This working group draws upon the strengths of scholars across the Rutgers campuses and across disciplinary boundaries whose work entails an investigation of racial difference in the early modern world, read variously as somatic, religious, national, and ethnic difference, and as mutually constitutive with social hierarchies such as class and caste. In thinking through connections between early modern racial formations and our contemporary historical moment, this working group will also seek to communicate the relevance of early modern studies to our debates about race and racism in the world today. Fostering publications, projects, and public events including interdisciplinary symposia on race, this working group aims to promote and build on the energy and radical thinking of recent scholarship on race in the early modern world, bringing it to a wider audience, facilitating interdisciplinary work and anticipating new directions in the field. It is our intention that participants will engage the topic of race and the early modern world from a wide variety of theoretical, critical, archival, and pedagogical perspectives. Questions of interest include: How do we define race in the early modern world? To what extent do the forms and features of early modern social difference relate to modern understandings and experiences of race and racism? How do disciplinary boundaries limit our approaches to thinking and speaking about race and other forms of difference? What are the advantages and pitfalls of using critical race theory in discussions of race in the early modern world? What are our aims (aspirations) in studying the way racial difference works in the early modern world? What possibilities for teaching students about race in the early modern world emerge from an assessment of documentary, literary, material, visual and other sources?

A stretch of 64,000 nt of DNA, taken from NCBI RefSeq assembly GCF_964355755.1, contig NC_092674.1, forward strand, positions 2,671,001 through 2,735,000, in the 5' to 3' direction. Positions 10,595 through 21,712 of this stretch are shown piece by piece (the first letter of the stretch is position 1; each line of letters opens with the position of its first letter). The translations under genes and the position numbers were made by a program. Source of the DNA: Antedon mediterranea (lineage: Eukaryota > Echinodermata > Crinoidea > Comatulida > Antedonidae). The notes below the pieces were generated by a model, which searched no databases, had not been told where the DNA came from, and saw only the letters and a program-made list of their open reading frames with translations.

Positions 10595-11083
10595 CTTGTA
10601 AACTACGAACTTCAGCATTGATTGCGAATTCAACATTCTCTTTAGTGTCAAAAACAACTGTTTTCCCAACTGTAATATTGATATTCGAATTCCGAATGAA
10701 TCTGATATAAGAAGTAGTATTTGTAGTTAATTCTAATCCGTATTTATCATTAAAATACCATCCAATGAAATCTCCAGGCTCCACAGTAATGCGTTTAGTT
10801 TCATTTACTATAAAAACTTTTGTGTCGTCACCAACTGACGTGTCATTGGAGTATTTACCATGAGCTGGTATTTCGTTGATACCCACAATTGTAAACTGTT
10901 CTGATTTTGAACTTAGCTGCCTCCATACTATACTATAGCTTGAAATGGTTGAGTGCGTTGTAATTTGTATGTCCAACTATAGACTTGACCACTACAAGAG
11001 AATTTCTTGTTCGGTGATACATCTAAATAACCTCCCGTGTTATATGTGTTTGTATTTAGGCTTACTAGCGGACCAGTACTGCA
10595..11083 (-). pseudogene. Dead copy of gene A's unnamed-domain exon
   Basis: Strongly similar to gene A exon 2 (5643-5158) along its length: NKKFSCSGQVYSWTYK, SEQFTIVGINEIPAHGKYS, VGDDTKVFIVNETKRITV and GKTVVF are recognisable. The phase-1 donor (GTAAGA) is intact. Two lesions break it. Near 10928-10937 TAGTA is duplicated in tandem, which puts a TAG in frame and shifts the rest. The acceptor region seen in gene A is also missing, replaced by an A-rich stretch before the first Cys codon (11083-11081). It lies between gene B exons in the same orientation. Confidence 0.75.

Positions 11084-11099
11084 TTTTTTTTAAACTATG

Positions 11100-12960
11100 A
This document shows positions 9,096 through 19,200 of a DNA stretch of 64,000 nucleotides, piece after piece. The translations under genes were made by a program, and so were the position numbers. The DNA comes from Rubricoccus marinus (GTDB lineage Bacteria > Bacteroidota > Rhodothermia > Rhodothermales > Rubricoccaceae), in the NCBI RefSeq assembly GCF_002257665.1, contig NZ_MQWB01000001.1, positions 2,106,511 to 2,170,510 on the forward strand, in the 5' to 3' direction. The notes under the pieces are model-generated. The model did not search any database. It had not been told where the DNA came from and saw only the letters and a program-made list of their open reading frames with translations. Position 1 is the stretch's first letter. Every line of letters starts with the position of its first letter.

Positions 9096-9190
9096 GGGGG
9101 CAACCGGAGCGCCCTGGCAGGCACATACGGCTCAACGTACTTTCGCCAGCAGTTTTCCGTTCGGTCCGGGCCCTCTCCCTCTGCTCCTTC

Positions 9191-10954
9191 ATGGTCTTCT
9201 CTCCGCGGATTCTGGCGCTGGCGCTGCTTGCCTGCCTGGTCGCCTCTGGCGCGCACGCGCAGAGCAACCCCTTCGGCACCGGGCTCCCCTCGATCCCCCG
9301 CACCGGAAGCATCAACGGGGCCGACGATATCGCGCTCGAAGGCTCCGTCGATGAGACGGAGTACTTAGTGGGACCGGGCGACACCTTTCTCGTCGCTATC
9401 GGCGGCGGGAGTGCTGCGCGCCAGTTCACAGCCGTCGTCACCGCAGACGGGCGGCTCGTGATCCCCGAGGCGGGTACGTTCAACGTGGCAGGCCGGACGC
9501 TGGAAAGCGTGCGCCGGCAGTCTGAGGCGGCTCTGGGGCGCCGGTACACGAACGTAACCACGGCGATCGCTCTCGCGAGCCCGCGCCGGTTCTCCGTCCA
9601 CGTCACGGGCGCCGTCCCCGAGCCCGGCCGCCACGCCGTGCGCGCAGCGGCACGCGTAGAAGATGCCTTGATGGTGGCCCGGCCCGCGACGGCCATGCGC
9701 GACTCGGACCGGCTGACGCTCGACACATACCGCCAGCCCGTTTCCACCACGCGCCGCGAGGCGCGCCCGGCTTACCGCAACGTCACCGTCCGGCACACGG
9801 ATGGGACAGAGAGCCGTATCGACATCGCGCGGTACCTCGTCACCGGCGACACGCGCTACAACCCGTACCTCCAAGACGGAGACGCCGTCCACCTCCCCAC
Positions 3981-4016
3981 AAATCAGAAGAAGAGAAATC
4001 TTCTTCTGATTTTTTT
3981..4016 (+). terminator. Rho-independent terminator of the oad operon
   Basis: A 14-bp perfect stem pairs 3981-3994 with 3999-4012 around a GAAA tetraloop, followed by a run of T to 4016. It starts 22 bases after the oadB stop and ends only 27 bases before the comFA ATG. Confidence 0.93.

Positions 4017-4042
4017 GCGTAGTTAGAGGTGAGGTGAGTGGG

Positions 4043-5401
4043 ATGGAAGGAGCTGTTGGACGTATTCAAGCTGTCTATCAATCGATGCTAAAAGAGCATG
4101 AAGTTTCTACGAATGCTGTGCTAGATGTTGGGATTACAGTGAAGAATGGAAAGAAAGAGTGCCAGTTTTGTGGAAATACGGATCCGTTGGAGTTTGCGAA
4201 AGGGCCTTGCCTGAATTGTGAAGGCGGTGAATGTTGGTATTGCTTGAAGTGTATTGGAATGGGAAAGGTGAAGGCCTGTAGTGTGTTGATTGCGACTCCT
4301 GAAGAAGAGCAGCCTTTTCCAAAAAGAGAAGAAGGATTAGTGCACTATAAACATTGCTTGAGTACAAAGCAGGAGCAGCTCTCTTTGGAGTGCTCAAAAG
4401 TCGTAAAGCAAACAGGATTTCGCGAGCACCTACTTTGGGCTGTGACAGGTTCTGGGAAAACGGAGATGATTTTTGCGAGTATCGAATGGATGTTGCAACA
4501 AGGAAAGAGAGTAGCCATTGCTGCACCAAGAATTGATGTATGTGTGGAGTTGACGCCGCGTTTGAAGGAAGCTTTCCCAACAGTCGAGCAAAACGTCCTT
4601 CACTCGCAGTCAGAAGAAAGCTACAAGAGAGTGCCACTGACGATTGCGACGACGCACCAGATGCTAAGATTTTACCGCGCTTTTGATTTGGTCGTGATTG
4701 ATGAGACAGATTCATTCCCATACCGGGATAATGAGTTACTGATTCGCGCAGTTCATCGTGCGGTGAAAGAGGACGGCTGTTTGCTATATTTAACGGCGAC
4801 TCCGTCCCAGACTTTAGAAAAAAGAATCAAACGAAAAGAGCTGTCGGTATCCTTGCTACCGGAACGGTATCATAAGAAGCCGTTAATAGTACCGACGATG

Ana Laguna (Ph.D. Purdue 2002) is Associate Professor of Spanish at Rutgers University-Camden. Her research delves into the complex interwoven relationships of literature, politics, and the visual arts in sixteenth- and seventeenth-century Spanish culture, exploring in particular how literature reflects prominent artistic and socio-political anxieties. She writes numerous articles appearing in journals such as Hispanic Review and Modern Language Notes, and has contributed chapters to several academic books as well. She is the author of Cervantes and the Pictorial Imagination (Lewisburg, PA: Bucknell University Press, 2009) and the co-editor of the volume Goodbye Eros: Recasting Forms and Norms of Love in the Age of Cervantes (Toronto University Press 2020). Her work has been awarded fellowships, among others, by the National Endowment for the Humanities, The Program for Cultural Cooperation Between the Ministry of Culture of Spain and United States Universities.